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Imaging of multifocal liver lesions in children and adolescents.

Hegde SV, Dillman JR, Lopez MJ, Strouse PJ - Cancer Imaging (2013)

Bottom Line: Multifocal liver lesions are encountered regularly in children and adolescents.By knowing the specific ultrasonographic, computed tomographic, and magnetic resonance imaging (MRI) features of benign and malignant pediatric liver lesions as well as the particular clinical setting, radiologists can frequently narrow the differential diagnosis and sometimes offer a definitive diagnosis.The purpose of this review article is to illustrate the imaging findings of numerous benign and malignant causes of multifocal liver lesions in the pediatric population.

View Article: PubMed Central - PubMed

Affiliation: Section of Pediatric Radiology, Department of Radiology, University of Michigan Health System, Ann Arbor, MI, USA.

ABSTRACT
Multifocal liver lesions are encountered regularly in children and adolescents. By knowing the specific ultrasonographic, computed tomographic, and magnetic resonance imaging (MRI) features of benign and malignant pediatric liver lesions as well as the particular clinical setting, radiologists can frequently narrow the differential diagnosis and sometimes offer a definitive diagnosis. The purpose of this review article is to illustrate the imaging findings of numerous benign and malignant causes of multifocal liver lesions in the pediatric population.

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A 12-year-old girl with a history of chronic immunosuppression due to inflammatory bowel disease and primary hepatic large B-cell lymphoma. Axial postcontrast CT image reveals multiple predominantly low attenuation liver lesions, some of which contain central enhancement giving rise to a target appearance. The spleen is also enlarged.
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Figure 13: A 12-year-old girl with a history of chronic immunosuppression due to inflammatory bowel disease and primary hepatic large B-cell lymphoma. Axial postcontrast CT image reveals multiple predominantly low attenuation liver lesions, some of which contain central enhancement giving rise to a target appearance. The spleen is also enlarged.

Mentions: Although most hepatic involvement by lymphoma is secondary, primary lymphoma, usually non-Hodgkin lymphoma, arising from the liver may occur on rare occasions[32]. Primary hepatic lymphoma occurs with increased incidence in immunosuppressed individuals (Fig. 13), including as part of the spectrum of post-transplant lymphoproliferative disease[33].Figure 13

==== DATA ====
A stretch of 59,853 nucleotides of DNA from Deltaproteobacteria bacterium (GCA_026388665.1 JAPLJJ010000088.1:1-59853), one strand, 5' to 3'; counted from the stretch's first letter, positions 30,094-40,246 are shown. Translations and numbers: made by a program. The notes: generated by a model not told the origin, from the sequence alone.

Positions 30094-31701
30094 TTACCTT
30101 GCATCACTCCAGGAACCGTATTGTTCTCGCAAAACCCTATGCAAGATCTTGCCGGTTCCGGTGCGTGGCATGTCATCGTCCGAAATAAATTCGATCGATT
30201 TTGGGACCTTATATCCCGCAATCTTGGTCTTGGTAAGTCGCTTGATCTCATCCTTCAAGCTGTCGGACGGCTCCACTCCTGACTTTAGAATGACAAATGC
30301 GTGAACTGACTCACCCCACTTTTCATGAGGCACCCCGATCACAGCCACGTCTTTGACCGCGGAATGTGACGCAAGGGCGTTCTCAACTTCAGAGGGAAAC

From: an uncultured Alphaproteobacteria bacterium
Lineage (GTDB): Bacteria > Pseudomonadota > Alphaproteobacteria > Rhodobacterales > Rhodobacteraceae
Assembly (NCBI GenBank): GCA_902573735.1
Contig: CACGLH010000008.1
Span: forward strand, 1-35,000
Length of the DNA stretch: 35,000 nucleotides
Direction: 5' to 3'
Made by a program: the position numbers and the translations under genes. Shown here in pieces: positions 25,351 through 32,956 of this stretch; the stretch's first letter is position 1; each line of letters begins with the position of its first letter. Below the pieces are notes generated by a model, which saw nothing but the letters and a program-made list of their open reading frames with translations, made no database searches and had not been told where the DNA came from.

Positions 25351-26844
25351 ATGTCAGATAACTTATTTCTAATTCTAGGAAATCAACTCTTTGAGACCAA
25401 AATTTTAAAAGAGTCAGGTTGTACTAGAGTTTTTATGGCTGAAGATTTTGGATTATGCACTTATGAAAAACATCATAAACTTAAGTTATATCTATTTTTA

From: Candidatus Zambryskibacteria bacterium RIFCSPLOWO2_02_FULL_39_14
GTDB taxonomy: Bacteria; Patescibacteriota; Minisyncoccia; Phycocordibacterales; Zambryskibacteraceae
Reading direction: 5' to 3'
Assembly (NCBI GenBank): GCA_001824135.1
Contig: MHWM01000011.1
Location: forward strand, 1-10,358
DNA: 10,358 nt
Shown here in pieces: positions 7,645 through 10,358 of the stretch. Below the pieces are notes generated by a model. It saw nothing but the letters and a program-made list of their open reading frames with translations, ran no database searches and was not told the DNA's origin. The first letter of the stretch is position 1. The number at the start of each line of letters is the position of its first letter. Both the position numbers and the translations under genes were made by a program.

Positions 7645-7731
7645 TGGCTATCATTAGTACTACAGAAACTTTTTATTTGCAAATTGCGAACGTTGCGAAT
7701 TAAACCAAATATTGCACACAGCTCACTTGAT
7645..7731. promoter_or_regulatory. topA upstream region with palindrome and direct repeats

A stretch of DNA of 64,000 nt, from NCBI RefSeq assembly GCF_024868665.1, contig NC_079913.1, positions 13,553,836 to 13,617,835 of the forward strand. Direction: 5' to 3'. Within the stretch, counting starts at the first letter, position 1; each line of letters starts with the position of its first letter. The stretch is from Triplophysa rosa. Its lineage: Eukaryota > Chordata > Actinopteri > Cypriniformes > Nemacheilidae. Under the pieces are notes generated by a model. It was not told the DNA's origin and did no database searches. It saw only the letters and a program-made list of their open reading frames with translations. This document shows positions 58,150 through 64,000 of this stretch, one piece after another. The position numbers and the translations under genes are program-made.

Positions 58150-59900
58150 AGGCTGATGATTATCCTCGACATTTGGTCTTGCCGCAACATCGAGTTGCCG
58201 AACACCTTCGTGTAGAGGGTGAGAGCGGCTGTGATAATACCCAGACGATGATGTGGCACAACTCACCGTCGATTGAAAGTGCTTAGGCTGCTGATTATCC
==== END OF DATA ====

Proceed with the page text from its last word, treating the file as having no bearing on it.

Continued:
Imaging of multifocal liver lesions in children and adolescents.

Hegde SV, Dillman JR, Lopez MJ, Strouse PJ - Cancer Imaging (2013)

A 12-year-old girl with a history of chronic immunosuppression due to inflammatory bowel disease and primary hepatic large B-cell lymphoma. Axial postcontrast CT image reveals multiple predominantly low attenuation liver lesions, some of which contain central enhancement giving rise to a target appearance. The spleen is also enlarged.
© Copyright Policy
Related In: Results  -  Collection

Show All Figures
getmorefigures.php?uid=PMC3569672&req=5

Figure 13: A 12-year-old girl with a history of chronic immunosuppression due to inflammatory bowel disease and primary hepatic large B-cell lymphoma. Axial postcontrast CT image reveals multiple predominantly low attenuation liver lesions, some of which contain central enhancement giving rise to a target appearance. The spleen is also enlarged.
Mentions: Although most hepatic involvement by lymphoma is secondary, primary lymphoma, usually non-Hodgkin lymphoma, arising from the liver may occur on rare occasions[32]. Primary hepatic lymphoma occurs with increased incidence in immunosuppressed individuals (Fig. 13), including as part of the spectrum of post-transplant lymphoproliferative disease[33].Figure 13

Bottom Line: Multifocal liver lesions are encountered regularly in children and adolescents.By knowing the specific ultrasonographic, computed tomographic, and magnetic resonance imaging (MRI) features of benign and malignant pediatric liver lesions as well as the particular clinical setting, radiologists can frequently narrow the differential diagnosis and sometimes offer a definitive diagnosis.The purpose of this review article is to illustrate the imaging findings of numerous benign and malignant causes of multifocal liver lesions in the pediatric population.

View Article: PubMed Central - PubMed

Affiliation: Section of Pediatric Radiology, Department of Radiology, University of Michigan Health System, Ann Arbor, MI, USA.

ABSTRACT
Multifocal liver lesions are encountered regularly in children and adolescents. By knowing the specific ultrasonographic, computed tomographic, and magnetic resonance imaging (MRI) features of benign and malignant pediatric liver lesions as well as the particular clinical setting, radiologists can frequently narrow the differential diagnosis and sometimes offer a definitive diagnosis. The purpose of this review article is to illustrate the imaging findings of numerous benign and malignant causes of multifocal liver lesions in the pediatric population.

Show MeSH
Related in: MedlinePlus